With the uncertainty and isolation of living in a pandemic, celebrating with loved ones may feel more important than ever for the upcoming holidays. We crave connection, comfort, and tradition, a sense of returning to normalcy. The reality is, however, that family gatherings are one of the leading causes of COVID-19 outbreaks. How we fulfill these needs may spell the difference between a mild uptick or a catastrophic spike in COVID-19 cases in the new year.
The good news is that we have several months of experience to guide us. We know how our actions can protect ourselves and others. To make matters even clearer, the CDC has put together a thorough guide for holiday celebrations. We highly recommend you check it out! Here were our main takeaways:
best case scenario
The best way to celebrate this year is the zero-risk option: only gather in-person with people already in your household. You can find ways to make the day feel meaningful, to separate it from your daily family routine — themed craft activities, putting up decorations, cooking old family recipes, putting phones away to just connect. And, you can still bring faraway loved-ones into the celebration virtually! Schedule a time to video chat with those you miss, maybe opening presents all together or sharing a conversation prompt (what are you grateful for? What do you wish for in the coming year? etc).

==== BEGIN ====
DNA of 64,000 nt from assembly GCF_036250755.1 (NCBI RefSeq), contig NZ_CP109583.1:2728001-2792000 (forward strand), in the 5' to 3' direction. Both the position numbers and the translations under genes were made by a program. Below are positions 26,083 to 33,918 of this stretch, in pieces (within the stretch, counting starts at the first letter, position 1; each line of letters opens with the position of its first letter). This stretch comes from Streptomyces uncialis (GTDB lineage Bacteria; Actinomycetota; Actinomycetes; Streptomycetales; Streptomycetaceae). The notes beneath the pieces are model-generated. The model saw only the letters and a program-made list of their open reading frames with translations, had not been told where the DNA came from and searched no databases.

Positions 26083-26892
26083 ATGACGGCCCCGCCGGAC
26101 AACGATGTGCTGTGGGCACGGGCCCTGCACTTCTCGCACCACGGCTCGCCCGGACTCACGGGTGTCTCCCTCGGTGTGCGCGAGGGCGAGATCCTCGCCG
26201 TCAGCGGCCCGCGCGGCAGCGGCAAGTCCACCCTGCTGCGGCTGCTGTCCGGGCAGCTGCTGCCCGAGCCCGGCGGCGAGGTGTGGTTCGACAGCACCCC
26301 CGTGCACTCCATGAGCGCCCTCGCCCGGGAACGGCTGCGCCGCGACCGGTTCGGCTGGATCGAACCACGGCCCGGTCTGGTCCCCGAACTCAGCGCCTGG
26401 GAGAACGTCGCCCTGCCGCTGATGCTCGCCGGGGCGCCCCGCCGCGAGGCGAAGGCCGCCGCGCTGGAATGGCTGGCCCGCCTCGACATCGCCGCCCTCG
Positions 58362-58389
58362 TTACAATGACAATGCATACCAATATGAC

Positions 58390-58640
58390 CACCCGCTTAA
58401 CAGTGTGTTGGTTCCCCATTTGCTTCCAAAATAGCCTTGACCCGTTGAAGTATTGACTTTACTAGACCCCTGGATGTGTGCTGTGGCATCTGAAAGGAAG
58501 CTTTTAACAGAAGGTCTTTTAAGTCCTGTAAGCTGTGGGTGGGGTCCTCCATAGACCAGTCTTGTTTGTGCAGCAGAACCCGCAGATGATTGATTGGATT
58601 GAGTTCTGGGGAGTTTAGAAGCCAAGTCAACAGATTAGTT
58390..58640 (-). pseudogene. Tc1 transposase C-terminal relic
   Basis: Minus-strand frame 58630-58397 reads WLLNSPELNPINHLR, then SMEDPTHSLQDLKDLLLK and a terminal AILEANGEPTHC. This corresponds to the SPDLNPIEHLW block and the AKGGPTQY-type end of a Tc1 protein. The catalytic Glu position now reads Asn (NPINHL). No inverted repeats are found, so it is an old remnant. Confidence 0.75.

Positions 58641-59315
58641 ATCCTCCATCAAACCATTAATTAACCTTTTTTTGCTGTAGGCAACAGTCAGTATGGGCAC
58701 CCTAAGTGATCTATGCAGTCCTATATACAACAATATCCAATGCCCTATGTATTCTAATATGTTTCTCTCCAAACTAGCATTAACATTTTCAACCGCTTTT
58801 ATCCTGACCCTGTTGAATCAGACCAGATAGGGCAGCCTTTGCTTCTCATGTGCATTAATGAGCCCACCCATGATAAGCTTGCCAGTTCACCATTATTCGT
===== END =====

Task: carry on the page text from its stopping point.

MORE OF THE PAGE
Some families choosing this option are still managing to prepare meals together — each household makes a portion of the meal, splits it into sections and drops them off at each other home. That way, it lowers the workload in each kitchen, and you get the benefit of tasting one anothers’ recipes and feeling connected. If you choose this option, be sure to wear a mask and wash hands well when cooking and delivering your food!
While it may feel sad to not bring everyone together, the beauty of this single-household option is that you can celebrate without fear clouding the experience. You can know with certainty that you have not brought further risk to yourself, your loved ones, or your community.